- The Washington Times - Wednesday, February 9, 2011


Just so you know: “The Star Spangled Banner” still resonates with the nation no matter how many hapless performers take untoward liberties with its lyrics. A Rasmussen Reports survey finds that only 15 percent of Americans would replace Francis Scott Key’s big-shouldered, 197-year-old song as our national anthem, even with the more serene “America the Beautiful.” About 82 percent of the respondents insist they know all the words, while three-fourths say the anthem is not hard to sing. Hip-hip-huzzah.


“It is not enough to reject the policies of the left, you need to describe in detail what you would replace them with,” Newt Gingrich tells Inside the Beltway. “I hope there is lots of attention paid to this question: What would a center-right governing majority replace the current failing policies with?”

Those are his hopes heading into CPAC 2011 on Thursday. Mr. Gingrich will hammer on U.S. energy policy when he addresses the annual conservative gathering, itself fraught with the drama of boycotts, sensitive dynamics and the choreography between outgoing Chairman David Keene and incoming Chairman Al Cardenas.

“Part of the strategy would be to replace the Environmental Protection Agency with an ‘Environmental Solutions Agency’ that achieves better environmental outcomes through an emphasis on the transformative power of new technology and a collaborative approach with industry and state and local governments as opposed to the bureaucratic, regulatory model of the current EPA,” he says. “It does more to kill jobs and halt American energy development than it does to protect the environment.”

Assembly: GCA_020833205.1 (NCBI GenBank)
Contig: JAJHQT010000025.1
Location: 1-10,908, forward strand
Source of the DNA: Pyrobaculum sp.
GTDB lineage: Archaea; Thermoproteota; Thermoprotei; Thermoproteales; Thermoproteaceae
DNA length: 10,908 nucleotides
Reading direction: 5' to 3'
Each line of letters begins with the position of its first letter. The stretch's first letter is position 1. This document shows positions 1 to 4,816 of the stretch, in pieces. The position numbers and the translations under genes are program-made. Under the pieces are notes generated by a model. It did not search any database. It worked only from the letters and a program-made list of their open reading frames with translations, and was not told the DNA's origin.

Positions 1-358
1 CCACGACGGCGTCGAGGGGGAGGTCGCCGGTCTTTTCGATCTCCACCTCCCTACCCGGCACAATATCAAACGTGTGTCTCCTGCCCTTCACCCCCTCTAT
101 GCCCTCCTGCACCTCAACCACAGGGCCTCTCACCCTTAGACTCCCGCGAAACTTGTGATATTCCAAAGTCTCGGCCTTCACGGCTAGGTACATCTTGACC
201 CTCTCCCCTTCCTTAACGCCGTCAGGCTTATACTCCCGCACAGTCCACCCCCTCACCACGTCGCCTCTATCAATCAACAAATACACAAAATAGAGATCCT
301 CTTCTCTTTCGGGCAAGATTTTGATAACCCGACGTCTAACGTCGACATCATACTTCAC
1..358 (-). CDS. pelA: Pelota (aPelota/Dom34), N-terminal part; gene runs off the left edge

Meanwhile, a House Energy and Commerce subcommittee is parsing out the Energy and Tax Prevention Act to prohibit the EPA from regulating greenhouse gas emissions through the Clean Air Act.

“The real issue facing Congress is simple: Who determines the content and direction of national policy — the people’s representatives or politically unaccountable bureaucrats?” says Competitive Enterprise Institute fellow Marlo Lewis.


Donald H. Rumsfeld has carpet-bombed the press with his new book, “Known and Unknown,” his institutional knowledge of security matters and that certain Rumsfeldian cachet. The spry Mr. Rumsfeld turns 79 in July but can still draw the incredulous, often entertaining ire of the left-leaning press. His numbers ain’t bad either: a National Review poll of some 5,000 readers finds 56 percent rated his tenure as defense secretary for the George W. Bush administration as “extraordinary.”


The American Conservative Union, host of CPAC 2011, will release its much-anticipated 2012 presidential straw poll on Saturday. But the organization already has revealed its annual congressional ratings, intended to define who’s liberty-minded and who’s just plain liberal — “a go-to guide to determine whether an elected official’s philosophical rhetoric matches his or her record.”

Sens. Sam Brownback of Kansas, John Barrasso of Wyoming and 10 others are deemed “defenders of liberty,” with ratings of 100. The “true liberals” — and there are 28 — rate zeros. The House is categorized, too; see it all here: www.conservative.org/congress-ratings.


Buh-Bye. Since Sen. James Webb’s term of office won’t run out for two years, many puzzle over his decision to retire, announced right on his 65th birthday. Will the Virginia Republican — who appears at the National Press Club on Thursday for the Ronald Reagan Centennial Conference on Foreign Policy — return to a life as an author/screenwriter? Was he swayed by the thought of spending more time with his fifth child, age 3? Some say Mr. Webb is just being pragmatic.

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